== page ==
The Centers for Disease Control states that certain guidelines must be met for implementing standards of safety when reusing PPE and masks.
“Disposable filtering facepiece respirators (FFRs) are not approved for routine decontamination and reuse as standard of care. However, FFR decontamination and reuse may need to be considered as a crisis capacity strategy to ensure continued availability. Based on the limited research available, ultraviolet germicidal irradiation, vaporous hydrogen peroxide, and moist heat showed the most promise as potential methods to decontaminate FFRs.” – (CDC)
What once was disposable is proving to be healthcare’s greatest weapon against COVID-19. In early April, the U.S. Food and Drug Administration (FDA) shared an emergency use authorization (EUA) that showcased the potential decontamination and reuse of millions of N95 respirators in the United States. The FDA mandated new guidelines just last week on decontaminating personal protective equipment (PPE), such as N95 masks and disposable filtering facepiece respirators (FFRs) to help guide healthcare personnel and organizations on sound hygiene and safety best practices.
A study completed by Battelle Memorial Institute from 2014 to 2016 showcased proper protocols when decontaminating N95 masks after a health emergency that was cited by the FDA. In the study head researcher, William Richter shared, “The project successfully demonstrated the feasibility of a test approach to evaluate FFR reuse and establish testing methods for future investigation of additional decontamination technologies.” Cited in the current COVID-19 crisis and as a precursor to the EUA, the study laid important groundwork for understanding decontaminating respirators and masks.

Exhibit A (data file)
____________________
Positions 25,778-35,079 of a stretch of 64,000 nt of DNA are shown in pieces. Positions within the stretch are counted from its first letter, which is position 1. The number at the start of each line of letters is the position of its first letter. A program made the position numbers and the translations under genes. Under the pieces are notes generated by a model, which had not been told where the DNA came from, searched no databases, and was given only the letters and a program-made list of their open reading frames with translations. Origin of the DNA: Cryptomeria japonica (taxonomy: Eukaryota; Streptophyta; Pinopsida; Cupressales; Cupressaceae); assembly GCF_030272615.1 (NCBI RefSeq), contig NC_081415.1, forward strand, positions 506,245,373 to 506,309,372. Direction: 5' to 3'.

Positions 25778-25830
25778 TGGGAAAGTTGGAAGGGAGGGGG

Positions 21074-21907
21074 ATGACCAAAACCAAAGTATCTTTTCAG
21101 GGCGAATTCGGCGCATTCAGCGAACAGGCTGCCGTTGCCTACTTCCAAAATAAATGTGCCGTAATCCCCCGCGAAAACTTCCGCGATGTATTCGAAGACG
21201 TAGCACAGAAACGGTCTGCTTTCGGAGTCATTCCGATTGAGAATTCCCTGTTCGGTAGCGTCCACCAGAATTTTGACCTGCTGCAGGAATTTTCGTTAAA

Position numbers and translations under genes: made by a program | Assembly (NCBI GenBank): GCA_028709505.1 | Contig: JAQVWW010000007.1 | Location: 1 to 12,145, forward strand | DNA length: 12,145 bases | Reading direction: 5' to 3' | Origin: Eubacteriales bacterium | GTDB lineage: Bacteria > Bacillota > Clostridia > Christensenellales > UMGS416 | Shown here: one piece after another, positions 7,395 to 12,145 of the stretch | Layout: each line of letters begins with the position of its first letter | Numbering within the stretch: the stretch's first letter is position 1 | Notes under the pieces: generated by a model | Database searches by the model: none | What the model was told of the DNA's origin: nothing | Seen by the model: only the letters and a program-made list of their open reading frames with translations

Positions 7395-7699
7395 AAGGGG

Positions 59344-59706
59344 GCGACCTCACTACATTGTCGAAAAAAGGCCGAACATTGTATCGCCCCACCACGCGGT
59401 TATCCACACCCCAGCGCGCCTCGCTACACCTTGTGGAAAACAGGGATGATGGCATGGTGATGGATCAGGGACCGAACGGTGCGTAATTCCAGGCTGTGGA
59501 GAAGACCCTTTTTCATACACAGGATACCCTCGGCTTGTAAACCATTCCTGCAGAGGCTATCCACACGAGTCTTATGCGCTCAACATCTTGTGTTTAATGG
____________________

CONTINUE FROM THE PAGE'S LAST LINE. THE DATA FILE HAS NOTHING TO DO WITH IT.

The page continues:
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Stephen M. Hahn, M.D., FDA Commissioner explained the FDA’s decision, saying, “This authorization will help provide access to millions of respirators so our healthcare workers on the front lines can be better protected and provide the best care to patients with COVID-19.” (Their full Q&A on PPE and safety procedures can be found here.)
The Centers for Disease Control (CDC) — via their partner site, the National Institute for Occupational Safety and Health (NIOSH) — states that certain guidelines must be met for implementing standards of safety when reusing PPE and masks. The CDC advised using caution on reusing respirators as, “there is no way of determining the maximum possible number of safe reuses for an N95 respirator as a generic number to be applied in all cases.”
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The CDC recommended:
- Minimizing the number of individuals who needed to use masks
- Considering alternatives to N95 respirators, (including half-masks and full facepiece air purifying respirators
- Allowing extended use and limited reuse of N95 respirators
- Prioritizing N95 respirators for those at the highest risk of contracting the disease
To learn more about the EUA or see other FDA COVID-19 resources, the FDA has you covered.